The Swiss theologian Adolf Keller (1872-1963) was the leading ecumenist on the European continent between the two world wars. In this book the historian Marianne Jehle-Wildberger delineates the achievements of his life. Based on research in forty archives in Europe and the United States, a picture emerges that shows a remarkable man who was a personal friend of Karl Barth, Carl Jung, Thomas Mann, and Albert Schweitzer – and thus who was influenced by the spiritual tendencies of the twentieth century. Keller cooperated closely with the National Council of Churches and his Central Bureau of Relief in Geneva (Inter-Church Aid) was supported by American churches. His lectures at Princeton Theological Seminary on ‘Religion and Revolution’ (1933) – in which he was one of the first commentators to denounce National Socialism in Germany – set a new standard of political discussion and are unsurpassed.
Translated into English by Mark Kyburz and John Peck, Marianne Jehle-Wildbergers’s book is an important contribution to twentieth-century church history and to the history of the twentieth century in general.
About the Author
Marianne Jehle-Wildberger is a renowned Swiss historian. She has written many books and articles on the Reformation, Pietism, and modern church history. She is a specialist on the period of National Socialism and the ‘church struggle’, or Kirchenkampf, in Germany and taught history at the College of Sargans.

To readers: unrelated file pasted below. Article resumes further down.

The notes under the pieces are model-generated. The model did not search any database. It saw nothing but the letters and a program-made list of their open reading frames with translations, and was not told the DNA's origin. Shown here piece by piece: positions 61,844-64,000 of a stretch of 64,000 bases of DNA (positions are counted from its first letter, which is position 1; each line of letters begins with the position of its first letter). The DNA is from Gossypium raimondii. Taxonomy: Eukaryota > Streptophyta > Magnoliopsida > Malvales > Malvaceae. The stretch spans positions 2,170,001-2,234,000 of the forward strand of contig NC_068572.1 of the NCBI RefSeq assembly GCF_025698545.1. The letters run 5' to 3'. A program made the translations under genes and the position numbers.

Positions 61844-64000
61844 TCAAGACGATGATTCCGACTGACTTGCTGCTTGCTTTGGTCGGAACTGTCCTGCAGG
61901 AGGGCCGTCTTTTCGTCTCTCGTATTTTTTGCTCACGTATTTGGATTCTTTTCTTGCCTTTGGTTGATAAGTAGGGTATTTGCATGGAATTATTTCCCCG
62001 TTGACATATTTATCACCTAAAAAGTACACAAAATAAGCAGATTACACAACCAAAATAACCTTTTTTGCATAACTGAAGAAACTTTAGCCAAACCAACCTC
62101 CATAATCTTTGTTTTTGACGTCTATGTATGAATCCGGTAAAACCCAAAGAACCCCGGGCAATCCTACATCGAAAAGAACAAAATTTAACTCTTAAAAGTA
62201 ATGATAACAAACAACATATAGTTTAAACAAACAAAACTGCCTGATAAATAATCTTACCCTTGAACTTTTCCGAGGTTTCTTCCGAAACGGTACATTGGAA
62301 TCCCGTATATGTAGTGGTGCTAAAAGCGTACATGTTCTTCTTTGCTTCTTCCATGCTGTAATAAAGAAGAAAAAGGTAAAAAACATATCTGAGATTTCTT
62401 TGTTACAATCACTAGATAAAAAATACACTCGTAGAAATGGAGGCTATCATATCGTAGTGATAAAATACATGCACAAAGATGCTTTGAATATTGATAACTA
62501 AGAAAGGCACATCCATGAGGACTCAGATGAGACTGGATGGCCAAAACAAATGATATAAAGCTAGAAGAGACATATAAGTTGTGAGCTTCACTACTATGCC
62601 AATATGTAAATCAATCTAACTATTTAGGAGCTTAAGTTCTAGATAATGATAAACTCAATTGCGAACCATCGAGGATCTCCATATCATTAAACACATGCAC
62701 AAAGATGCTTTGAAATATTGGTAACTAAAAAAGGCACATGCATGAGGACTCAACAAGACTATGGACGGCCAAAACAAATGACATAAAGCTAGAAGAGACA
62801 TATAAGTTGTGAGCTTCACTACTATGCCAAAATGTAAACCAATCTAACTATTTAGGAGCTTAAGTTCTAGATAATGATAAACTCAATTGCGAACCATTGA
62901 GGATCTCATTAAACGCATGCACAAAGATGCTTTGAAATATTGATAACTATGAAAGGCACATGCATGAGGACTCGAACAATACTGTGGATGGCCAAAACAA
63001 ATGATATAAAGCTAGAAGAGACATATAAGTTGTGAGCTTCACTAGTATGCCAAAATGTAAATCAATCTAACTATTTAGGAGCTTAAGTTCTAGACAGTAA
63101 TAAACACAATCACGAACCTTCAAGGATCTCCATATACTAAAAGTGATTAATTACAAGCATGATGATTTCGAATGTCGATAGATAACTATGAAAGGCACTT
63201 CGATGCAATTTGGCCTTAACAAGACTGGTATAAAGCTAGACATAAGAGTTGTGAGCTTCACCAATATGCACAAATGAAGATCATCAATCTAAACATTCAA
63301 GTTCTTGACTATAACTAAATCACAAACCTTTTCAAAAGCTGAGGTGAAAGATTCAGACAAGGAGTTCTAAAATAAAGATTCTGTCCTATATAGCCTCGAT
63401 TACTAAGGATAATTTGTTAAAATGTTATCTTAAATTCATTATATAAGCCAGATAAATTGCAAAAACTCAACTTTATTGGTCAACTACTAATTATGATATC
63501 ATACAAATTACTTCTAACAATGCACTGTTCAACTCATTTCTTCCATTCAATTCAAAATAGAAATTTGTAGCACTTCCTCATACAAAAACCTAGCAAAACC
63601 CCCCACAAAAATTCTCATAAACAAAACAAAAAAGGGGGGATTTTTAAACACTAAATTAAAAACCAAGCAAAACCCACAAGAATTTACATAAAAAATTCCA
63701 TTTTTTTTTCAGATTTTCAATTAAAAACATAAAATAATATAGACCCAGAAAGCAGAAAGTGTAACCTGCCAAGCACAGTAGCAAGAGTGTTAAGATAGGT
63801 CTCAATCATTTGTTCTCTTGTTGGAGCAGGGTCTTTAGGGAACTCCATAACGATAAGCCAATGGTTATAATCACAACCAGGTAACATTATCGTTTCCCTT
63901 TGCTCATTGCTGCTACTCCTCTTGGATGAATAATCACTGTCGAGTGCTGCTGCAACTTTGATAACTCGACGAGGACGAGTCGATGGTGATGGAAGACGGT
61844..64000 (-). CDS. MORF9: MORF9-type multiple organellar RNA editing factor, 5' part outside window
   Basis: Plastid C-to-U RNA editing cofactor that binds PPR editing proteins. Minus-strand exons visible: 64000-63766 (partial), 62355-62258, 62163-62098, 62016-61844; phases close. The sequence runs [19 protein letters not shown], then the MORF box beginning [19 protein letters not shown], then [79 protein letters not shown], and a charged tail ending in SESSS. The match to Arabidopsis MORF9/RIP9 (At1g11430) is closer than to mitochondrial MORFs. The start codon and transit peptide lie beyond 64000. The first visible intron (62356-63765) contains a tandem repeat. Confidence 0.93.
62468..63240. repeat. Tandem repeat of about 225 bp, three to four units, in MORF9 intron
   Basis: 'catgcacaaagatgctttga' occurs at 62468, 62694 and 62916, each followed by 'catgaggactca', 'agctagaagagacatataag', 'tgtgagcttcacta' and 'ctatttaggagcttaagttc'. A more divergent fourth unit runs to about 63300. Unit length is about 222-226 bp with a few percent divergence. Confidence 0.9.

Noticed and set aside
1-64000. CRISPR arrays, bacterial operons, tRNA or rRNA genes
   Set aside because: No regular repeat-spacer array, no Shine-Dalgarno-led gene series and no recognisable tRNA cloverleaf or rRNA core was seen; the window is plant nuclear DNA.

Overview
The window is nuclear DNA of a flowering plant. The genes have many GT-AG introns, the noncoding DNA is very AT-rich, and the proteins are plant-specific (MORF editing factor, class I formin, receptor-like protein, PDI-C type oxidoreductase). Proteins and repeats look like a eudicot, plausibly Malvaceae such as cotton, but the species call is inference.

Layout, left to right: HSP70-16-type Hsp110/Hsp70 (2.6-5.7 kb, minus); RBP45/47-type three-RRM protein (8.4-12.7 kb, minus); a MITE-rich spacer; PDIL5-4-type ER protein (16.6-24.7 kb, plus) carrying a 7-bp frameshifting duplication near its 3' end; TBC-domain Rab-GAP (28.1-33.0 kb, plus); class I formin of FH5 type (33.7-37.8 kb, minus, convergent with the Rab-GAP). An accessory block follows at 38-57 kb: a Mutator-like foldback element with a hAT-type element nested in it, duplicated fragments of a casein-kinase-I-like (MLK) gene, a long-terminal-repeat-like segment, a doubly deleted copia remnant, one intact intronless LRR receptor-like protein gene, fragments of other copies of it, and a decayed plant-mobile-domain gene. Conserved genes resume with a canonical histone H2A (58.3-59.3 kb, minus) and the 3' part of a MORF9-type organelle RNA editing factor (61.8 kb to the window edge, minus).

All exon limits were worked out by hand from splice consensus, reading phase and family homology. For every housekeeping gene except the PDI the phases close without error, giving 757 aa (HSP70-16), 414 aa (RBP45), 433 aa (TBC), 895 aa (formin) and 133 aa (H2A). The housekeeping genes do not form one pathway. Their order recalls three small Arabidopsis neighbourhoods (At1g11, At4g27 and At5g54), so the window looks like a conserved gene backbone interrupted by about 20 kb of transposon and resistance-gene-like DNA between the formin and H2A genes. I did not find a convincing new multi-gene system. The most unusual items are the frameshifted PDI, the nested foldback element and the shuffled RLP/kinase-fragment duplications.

1. From Village Boy to Pastor
2. Entering Ecumenism: Peacebuilding and Bridging Europe and America
3. The Ecumenical Movement: Life and Work and the Central Bureau for Relief
4. Crisis and a New Beginning at Life and Work, and from the Central Bureau to Inter-Church Aid
5. Opposing National Socialism, Supporting German Refugees
6. World War II and the Postwar Period
Conclusion: The Significance of Adolf Keller
List of Persons
Index of Names
Index of Groups and Organizations
Endorsements and Reviews
This thoroughly documented, skillfully presented, and readable study provides us with the first biography of Swiss theologian Adolf Keller, one of the most creative and influential figures in the early ecumenical movement of the 1920s and 1930s. This book leads to a deeper appreciation and a fuller understanding of Keller’s immense labors to promote refugee aid during World War II. It is a welcome contribution to ecumenical studies.
Emidio Campi, Former General Secretary of the World Student Christian Federation, Professor Emeritus of Church History at the University of Zurich
This is a modest book, translated sensitively and published by a small press which has shown the courage of its convictions and given us something truly important when most other houses would hardly have bothered. Keller certainly did matter once – and he should matter to us still.
Andrew Chandler, in The Journal of Ecclesiastical History, Vol 67, Issue 3